Hinsdale's classic of
Michigan archaeology weighs in with some interesting and unique
archaeological sites and fantastic artifacts. From earthworks to barbed
axes, it's all here in a very informative study of the great state of Michigan's
prehistoric past. Exquisite articles of shell, stone, copper, flint,
pottery, bone, etc. are pictured and described.
Hinsdale described his hopes for an archaeological future of
Michigan with these words: "The motive in preparing an introduction to
Michigan archaeology is to bring to public attention, as forcefully as possible,
the fact that the state had, and now has, some rather distinctive antiquities.
In the interest of education and science, these deserve to be studied, preserved
as far as possible, and classified.
The Museum of the University of Michigan would appear
to be a proper center from which surveys may be directed, at least until a
better and permanent arrangement can be made. The desire is to cooperate with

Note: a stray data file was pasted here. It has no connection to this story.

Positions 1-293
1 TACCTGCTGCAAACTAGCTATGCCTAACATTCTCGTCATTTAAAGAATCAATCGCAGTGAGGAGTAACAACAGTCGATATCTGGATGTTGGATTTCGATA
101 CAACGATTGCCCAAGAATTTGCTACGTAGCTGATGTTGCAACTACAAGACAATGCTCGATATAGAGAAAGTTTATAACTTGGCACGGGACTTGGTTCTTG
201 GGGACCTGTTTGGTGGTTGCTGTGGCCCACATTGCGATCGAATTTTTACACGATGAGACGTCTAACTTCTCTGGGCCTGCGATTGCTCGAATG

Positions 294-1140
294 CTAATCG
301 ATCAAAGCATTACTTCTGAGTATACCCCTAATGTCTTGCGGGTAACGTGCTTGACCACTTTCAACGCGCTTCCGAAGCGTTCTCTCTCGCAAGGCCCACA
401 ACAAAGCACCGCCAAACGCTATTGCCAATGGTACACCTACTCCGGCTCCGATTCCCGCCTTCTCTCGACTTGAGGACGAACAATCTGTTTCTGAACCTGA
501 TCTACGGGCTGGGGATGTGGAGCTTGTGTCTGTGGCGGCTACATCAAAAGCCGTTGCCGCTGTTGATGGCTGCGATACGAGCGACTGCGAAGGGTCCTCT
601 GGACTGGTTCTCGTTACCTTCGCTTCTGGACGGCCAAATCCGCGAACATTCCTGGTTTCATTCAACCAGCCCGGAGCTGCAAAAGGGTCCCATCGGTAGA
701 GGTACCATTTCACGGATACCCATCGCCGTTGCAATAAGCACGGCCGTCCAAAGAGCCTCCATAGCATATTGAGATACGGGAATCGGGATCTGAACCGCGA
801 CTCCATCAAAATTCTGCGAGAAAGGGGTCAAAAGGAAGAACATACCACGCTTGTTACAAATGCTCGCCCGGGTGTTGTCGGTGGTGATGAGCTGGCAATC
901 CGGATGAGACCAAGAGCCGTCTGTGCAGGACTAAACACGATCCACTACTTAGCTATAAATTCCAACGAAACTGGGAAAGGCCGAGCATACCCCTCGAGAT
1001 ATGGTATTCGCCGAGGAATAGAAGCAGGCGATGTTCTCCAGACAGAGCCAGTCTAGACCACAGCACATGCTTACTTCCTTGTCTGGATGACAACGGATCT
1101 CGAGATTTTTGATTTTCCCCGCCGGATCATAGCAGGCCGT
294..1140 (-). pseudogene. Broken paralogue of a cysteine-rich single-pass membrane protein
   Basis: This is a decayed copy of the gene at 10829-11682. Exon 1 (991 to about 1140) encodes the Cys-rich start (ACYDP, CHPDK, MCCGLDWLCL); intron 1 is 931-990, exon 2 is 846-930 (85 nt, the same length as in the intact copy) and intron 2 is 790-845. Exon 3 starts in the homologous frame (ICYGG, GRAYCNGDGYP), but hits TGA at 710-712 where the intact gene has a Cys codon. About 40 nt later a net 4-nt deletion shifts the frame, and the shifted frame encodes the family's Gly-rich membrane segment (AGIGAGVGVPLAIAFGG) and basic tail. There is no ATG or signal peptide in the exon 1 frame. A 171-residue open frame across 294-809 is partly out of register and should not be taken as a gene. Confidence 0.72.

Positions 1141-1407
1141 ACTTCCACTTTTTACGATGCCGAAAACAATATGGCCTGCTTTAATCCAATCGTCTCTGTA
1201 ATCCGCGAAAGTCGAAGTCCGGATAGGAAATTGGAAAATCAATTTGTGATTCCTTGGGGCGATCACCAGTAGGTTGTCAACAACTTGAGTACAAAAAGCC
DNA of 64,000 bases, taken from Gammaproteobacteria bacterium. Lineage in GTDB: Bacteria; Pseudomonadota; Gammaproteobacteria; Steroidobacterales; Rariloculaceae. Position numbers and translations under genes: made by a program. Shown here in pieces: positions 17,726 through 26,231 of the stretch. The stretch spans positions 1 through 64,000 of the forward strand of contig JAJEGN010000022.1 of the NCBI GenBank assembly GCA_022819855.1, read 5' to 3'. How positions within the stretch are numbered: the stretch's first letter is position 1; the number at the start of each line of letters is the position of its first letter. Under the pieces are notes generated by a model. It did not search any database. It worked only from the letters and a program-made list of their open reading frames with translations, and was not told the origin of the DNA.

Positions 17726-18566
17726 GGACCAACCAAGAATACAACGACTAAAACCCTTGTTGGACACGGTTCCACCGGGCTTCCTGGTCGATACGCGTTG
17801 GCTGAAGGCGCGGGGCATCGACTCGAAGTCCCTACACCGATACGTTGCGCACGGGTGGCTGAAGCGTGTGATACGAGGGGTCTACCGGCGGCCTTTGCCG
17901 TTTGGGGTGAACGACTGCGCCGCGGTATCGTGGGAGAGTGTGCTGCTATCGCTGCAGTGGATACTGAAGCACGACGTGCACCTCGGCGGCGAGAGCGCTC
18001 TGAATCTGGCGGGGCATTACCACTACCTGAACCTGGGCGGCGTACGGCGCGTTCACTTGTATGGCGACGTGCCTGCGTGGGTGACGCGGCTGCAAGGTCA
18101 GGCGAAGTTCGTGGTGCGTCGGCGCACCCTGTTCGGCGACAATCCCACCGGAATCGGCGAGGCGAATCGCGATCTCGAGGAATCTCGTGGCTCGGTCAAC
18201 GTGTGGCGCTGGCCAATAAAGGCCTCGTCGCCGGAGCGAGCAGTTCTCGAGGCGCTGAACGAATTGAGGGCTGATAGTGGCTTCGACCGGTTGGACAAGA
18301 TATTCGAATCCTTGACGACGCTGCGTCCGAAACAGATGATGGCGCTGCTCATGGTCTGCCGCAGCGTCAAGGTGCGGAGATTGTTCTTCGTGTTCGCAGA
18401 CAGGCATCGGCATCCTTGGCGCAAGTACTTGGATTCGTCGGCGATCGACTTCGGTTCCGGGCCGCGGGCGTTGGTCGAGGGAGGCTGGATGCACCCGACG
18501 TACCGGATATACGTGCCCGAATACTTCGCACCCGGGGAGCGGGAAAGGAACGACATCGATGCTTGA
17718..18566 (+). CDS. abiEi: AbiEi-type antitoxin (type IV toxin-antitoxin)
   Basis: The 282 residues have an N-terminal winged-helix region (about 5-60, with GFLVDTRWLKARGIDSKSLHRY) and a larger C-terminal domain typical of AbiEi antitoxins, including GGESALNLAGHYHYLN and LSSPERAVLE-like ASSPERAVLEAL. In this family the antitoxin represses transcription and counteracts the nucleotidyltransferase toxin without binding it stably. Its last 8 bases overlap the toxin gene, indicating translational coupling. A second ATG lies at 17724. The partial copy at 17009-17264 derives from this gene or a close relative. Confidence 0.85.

every society, organization, and individual interest that is disposed to lend
its influence to the same effort.
The old haphazard method of digging here and
collecting there, with only the assembling of a collection in view, cannot lead
to any useful results. The state should be plotted and worked in sections.
Perhaps the county would be a convenient unit for study, but counties are purely
artificial districts. A more rational and scientific division would be the
natural regions, such as the River Raisin Valley, the Saginaw Basin, the Grand
River Drainage Area, etc. Collaborators could investigate their local and
adjoining units in such a way that when sufficient facts and data are assembled,
an archaeological atlas, by counties or districts, might be issued as a state
document or bulletin"
This 6" x 8-1/2", 195 page, soft cover,
facsimile reprint is illustrated with
42 full page plates of engravings and photographs. $18.95